CPS has tried to force school clerks back into buildings without guarantees of PPE or clean facilities, while mayor’s school bosses have imposed dangerous, irresponsible mandates on CTU rank-and-file.
CHICAGO, May 8, 2020—CTU President Jesse Sharkey issued the following statement today in response to Mayor Lori Lightfoot’s claims that the Union is being consulted on terms to return to schools, as well as a host of serious issues that plague CPS guidance on remote learning:
“The mayor claims that CPS is consulting our Union on reopening schools. The opposite is true. CPS and the mayor have unilaterally issued unworkable work rules on special education and tried to force school clerks back into school buildings without guaranteeing access to PPE, hand sanitizer or clean facilities. CPS has also failed to provide reasonable guidance to support English language learners or bargain with us on a host of critical questions and needs for our schools and students. The mayor is, in fact, using the COVID-19 pandemic as an excuse to be even less transparent than her predecessor.
“The mayor won election on her promise of equity, winning every Black ward in the city on that promise. She owes those communities priority in recovery. She eagerly brings forward representatives of business elites at the same time that she’s not prioritizing the needs of the people hit hardest by this pandemic: our Black, Latinx and immigrant communities.
“The mayor runs our schools. She talks equity, but has failed to put her words into reality for our students and their families. She’s insisted on continuing to impose Rahm’s racist student-based budgeting scheme on our schools during a pandemic. She’s gutted support for special education in school budgets across the city. She’s played ‘hide the ball’ with CPS budgeting and used the pandemic as an excuse to be even less transparent than her predecessor.
“Our students and educators deserve better. We should be equal partners at the table in crafting plans to safely and responsibly return to our school communities. Our educators are desperate to get back to direct education and support for our students. We know intimately what is necessary to make this possible, yet we’ve been continuously locked out of this process, and left to try to deal with CPS’ ill-conceived and under-resourced remote learning scheme. We get that this is challenging, but it’s time for the mayor to set aside her irrational hostility to our union’s equity-driven mission to advance racial and social justice, and work collaboratively with us. We must ensure that we’re not sacrificing the health and lives of our students, families and educators at the altar of the mayor’s eagerness to accommodate the desires of corporate business lobbyists and her campaign donors.”
A rough transcript of the mayor’s disputed claims follows:
In response to a question about the CTU stating today it has not been consulted, and concerns about the mayor’s public statements on school re-opening:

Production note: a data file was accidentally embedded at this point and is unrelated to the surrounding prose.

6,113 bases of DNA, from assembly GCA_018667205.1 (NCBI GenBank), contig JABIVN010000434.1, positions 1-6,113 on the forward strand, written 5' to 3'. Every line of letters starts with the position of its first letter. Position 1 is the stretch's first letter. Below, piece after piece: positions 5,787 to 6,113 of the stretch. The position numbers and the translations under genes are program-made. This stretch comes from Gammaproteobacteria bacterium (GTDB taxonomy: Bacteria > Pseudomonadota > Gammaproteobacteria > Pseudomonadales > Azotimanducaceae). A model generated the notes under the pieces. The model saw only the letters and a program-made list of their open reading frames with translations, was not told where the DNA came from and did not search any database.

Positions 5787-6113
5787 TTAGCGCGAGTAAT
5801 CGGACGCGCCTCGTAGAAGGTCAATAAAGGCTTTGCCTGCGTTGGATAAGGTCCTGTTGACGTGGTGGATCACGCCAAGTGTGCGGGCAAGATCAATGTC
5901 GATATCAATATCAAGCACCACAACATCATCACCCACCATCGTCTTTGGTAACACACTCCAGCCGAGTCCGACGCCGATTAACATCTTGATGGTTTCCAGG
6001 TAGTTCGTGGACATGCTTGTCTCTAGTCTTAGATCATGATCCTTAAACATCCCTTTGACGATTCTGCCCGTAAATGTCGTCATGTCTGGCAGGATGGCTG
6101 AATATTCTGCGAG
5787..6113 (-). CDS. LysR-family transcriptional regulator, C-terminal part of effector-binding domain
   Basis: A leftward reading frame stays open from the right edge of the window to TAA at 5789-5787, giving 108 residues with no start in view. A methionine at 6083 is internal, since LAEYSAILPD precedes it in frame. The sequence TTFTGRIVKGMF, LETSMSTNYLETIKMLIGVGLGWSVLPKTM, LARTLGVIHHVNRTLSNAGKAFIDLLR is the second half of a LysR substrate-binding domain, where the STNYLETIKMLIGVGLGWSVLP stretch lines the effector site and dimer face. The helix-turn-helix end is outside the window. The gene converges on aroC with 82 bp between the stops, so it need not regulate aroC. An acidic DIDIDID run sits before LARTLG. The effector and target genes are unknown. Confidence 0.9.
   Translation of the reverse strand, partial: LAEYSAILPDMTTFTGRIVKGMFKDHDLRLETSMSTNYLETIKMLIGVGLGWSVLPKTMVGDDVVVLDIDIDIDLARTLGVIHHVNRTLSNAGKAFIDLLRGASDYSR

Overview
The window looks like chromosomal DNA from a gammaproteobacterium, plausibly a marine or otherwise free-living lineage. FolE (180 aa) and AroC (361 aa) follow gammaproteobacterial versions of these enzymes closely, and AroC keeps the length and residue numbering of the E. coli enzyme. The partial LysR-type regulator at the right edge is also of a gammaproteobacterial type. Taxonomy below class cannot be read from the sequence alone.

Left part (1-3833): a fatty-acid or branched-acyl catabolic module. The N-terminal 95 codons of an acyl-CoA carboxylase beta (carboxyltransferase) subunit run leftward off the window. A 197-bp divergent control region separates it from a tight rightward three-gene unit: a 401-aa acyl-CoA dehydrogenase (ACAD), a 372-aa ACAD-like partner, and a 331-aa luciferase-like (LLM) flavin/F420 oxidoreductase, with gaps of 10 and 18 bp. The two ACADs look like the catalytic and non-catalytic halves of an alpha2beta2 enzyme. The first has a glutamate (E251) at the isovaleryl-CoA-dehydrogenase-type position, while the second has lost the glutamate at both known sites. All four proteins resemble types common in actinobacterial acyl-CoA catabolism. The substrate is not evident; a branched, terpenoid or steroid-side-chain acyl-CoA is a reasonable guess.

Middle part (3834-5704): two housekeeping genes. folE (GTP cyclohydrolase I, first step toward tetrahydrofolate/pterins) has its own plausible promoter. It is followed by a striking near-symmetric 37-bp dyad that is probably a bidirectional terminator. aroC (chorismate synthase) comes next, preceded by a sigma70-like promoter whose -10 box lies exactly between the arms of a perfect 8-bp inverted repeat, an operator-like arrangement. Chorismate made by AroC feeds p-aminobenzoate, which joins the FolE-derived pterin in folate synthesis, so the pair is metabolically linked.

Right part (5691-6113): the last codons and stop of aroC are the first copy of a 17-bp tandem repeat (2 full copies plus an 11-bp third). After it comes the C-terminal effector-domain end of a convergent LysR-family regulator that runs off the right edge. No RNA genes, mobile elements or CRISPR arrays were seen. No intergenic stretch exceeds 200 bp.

Lightfoot (visibly stiffening at question): The Chicago Teachers Union is constantly consulted by CPS. What I articulated today was a goal to get our kids physically back in school. Of course, it’s gonna be guided by the science, it’s gonna be based upon the feedback from the entire school community, which of course includes the teachers. I articulated a goal, and the reason I articulated the goal is this: When I think about the youngest children, those pre-K and kindergarteners, first, second grade, if we don’t cement a love of learning in those children at the earliest age, if we are not making sure they understand social/emotional development, if they are not getting those kinds of supports. We know in Chicago that school is much more than a place of learning, they’re a place of comfort, and safety, where children are fed and they are nurtured. We need that school structure. It is important to the health and well-being of our children. And yes, we have been doing remote learning, but better yet, to be right in close proximity, to your teachers. Now we’re not gonna do that if we dont, uh, if the data tells us something else, we’re not gonna do it if we can’t keep the entirety of the school community safe, but of course I have an aspiration that our young people are gonna be back in school with their teachers so that they can learn and thrive and be nurtured.
In response to a question about the possibility of staggered classes:
Dr. Jackson and Dr. McDade and their teams in consultation with teachers and principals and the various unions that represent the janitors and the school lunchroom people, they are all starting that conversation about a way in which we can do this safely. Again, the gating issue is what does the public health data tell us, but if the public health data tells us that we can come together in some altered fashion to be in schools, then that’s something that we should all aspire to.